About 2% of proteins in the human genome are predicted to be modified by prenylation. These include a broad range of substrates, but prominent among them are many key proteins involved in cell signaling, growth regulation, cell progression and differentiation;for example these include the ras proto-oncogene products and the 3 subunits of the heterotrimeric G proteins. The constituent reactions of this processing pathway are the targets of both currently used and investigational anticancer drugs. In addition, one class of target proteins for this modification, the 3 subunits of the heterotrimeric G proteins, are key constituents of the mediators of about half of all clinically useful drugs. Thus the physiological and pathological function of this processing pathway is closely related to the actions of a wide range of therapeutics from those involved in treatment of cardiovascular diseases to those involved in cancer chemotherapy. Prenylation involves multiple enzymatic steps. Following prenylation, the protein is typically proteolytically processed to remove the last 3 amino acids and the new C- terminus is carboxymethylated. We have characterized the heterogeneity of the prenylation of the heterotrimeric G protein 3 subunits and have found biologically significant variation in all three enzymatic reactions of this pathway. To characterize the functional significance of this variation we are concentrating on a specific subset of variably processed proteins (exemplified by G35 in humans) that are processed by prenylation but not by the subsequent reactions in this complex pathway. We are concentrating on this variant because its processing pattern is sequence dependent. About 10% of prenylated proteins have similar sequence determinants. Using G35 as a model protein we will elucidate the functional significance of this variable processing pattern by testing the hypothesis that G35 mediates unique signaling events in cells (Aim 1), by testing the hypothesis that differential proteolysis of prenylated G3 subunits determines their intracellular trafficking and functional site of action (Aim 2) and by identifying and validating protein-protein interactions related to the unique functions of G35 in cells (Aim 3). Finally, we will evaluate the general role of the variant prenyl processing signal in other predicted proteins from the human genome (Aim 4). These studies will extend the known diversity of the prenyl processing reactions and define the functional significance of this variation. The results of this work will have significance for the role of prenyl processing in cells, for how variation of prenyl processing is related to protein function, for the general mechanisms for signaling through heterotrimeric G proteins, for the actions of the large number of therapeutics that exert their effects through heterotrimeric G proteins, and for the mechanism, consequences and utility of anti-cancer drugs that specifically or coincidently target the protein prenylation reactions.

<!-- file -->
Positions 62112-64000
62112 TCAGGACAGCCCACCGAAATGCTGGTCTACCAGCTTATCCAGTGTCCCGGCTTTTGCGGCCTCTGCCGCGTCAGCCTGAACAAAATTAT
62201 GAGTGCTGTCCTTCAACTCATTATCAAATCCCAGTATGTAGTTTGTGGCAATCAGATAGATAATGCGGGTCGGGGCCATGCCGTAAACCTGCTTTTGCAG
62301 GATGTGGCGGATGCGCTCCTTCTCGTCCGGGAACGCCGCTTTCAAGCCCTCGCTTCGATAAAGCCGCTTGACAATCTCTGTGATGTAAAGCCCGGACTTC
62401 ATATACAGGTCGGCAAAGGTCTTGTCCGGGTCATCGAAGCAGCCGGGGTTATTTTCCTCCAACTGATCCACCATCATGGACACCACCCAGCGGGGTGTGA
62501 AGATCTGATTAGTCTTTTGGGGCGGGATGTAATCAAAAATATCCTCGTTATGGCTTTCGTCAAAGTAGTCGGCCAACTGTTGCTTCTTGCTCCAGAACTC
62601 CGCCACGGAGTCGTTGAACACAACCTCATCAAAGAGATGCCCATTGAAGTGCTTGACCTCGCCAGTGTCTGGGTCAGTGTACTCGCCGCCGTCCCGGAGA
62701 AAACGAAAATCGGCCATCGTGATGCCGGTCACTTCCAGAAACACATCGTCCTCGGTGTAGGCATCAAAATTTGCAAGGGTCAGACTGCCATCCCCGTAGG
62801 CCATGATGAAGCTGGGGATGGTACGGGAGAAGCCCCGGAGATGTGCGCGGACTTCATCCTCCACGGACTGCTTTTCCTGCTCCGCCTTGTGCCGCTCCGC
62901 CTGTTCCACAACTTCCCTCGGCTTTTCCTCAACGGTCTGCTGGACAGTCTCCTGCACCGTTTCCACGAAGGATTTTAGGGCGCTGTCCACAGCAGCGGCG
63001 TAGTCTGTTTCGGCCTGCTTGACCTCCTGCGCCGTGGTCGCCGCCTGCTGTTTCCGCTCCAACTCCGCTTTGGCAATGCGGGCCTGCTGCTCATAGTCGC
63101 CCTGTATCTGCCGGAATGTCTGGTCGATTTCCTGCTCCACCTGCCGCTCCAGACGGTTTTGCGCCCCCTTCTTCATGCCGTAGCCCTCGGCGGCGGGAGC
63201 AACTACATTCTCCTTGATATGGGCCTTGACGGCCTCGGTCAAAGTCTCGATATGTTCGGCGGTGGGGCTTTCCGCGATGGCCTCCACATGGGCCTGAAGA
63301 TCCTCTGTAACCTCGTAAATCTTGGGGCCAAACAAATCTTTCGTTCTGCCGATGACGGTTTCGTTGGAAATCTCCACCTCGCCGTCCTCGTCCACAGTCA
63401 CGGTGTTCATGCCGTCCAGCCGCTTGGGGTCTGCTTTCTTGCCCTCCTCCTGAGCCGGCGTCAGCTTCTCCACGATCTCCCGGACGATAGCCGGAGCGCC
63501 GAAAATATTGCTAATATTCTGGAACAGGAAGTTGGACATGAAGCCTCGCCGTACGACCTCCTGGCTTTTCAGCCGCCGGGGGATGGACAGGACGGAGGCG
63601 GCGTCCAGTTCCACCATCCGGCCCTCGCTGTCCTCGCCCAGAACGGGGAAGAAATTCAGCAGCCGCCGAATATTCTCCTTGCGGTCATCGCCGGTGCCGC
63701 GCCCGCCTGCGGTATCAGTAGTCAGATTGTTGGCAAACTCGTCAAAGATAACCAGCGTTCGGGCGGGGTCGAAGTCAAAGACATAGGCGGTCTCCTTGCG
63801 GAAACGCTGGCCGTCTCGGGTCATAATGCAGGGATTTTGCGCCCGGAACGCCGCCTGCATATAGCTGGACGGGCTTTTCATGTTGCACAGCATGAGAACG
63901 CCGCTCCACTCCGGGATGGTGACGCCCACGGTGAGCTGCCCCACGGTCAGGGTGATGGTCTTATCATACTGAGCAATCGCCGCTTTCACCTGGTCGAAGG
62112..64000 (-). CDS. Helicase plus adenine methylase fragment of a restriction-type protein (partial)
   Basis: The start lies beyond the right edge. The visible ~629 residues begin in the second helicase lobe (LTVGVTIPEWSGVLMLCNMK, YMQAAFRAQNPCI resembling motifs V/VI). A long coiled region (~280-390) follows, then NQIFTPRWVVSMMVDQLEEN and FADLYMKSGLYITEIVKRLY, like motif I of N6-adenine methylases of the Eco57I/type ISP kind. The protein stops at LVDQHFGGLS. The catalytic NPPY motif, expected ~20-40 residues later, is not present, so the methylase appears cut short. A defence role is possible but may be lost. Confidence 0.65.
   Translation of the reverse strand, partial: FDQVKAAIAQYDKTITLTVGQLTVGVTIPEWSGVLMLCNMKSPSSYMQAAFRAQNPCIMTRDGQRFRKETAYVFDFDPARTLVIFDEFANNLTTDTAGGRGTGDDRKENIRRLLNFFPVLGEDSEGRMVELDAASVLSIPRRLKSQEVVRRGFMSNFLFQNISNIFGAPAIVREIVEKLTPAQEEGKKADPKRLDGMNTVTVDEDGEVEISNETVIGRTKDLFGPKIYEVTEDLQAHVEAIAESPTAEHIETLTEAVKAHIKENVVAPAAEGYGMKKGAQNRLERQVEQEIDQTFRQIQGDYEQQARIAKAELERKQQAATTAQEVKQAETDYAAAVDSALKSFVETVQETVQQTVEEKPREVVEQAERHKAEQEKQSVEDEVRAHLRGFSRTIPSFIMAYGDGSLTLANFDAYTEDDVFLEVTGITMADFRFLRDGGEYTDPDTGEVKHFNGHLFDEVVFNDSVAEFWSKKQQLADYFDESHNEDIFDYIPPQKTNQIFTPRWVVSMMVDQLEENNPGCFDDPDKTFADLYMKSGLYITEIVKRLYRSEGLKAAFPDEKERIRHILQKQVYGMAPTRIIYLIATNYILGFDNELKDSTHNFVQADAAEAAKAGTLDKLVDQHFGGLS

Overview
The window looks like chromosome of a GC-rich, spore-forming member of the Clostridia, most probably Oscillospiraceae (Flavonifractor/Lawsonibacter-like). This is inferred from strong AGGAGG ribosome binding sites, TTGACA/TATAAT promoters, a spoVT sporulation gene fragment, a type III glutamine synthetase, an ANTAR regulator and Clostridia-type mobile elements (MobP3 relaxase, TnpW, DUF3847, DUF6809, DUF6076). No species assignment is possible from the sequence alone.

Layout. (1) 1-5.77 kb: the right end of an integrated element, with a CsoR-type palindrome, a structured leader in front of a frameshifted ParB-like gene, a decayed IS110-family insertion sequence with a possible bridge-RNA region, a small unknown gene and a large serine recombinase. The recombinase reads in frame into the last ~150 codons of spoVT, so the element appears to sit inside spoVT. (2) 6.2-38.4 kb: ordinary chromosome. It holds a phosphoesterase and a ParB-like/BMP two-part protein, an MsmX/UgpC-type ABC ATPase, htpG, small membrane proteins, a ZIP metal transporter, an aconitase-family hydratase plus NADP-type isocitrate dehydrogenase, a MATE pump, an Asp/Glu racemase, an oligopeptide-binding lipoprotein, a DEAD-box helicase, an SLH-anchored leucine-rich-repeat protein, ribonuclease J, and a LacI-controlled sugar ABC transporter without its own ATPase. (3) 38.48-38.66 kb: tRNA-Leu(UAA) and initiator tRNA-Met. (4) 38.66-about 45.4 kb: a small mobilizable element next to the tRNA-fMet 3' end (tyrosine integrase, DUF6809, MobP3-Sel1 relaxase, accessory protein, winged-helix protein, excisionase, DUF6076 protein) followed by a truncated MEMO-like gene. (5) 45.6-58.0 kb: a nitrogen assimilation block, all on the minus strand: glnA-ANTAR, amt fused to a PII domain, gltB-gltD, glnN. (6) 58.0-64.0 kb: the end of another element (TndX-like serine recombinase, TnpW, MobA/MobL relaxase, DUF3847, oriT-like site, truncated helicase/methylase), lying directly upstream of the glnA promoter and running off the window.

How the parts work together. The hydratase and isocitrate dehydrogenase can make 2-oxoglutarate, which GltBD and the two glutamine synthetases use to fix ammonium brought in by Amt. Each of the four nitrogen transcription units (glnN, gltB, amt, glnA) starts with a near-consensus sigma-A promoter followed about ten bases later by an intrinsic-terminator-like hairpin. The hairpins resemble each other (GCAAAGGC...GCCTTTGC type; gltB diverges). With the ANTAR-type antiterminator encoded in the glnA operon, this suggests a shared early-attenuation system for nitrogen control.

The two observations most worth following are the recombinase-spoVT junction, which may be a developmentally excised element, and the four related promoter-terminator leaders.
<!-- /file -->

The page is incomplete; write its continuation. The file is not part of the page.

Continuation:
The proposed project studies how a particular kind of lipid molecule referred to as a prenyl group when attached to proteins in cells alters their structure and function. The enzymes that add prenyl groups to proteins and the modified proteins themselves are targets for many different kinds of drugs including those used to treat heart diseases and cancer. The proposed work will increase our understanding of how these drugs work and will help us develop more effective drugs to treat these common illnesses.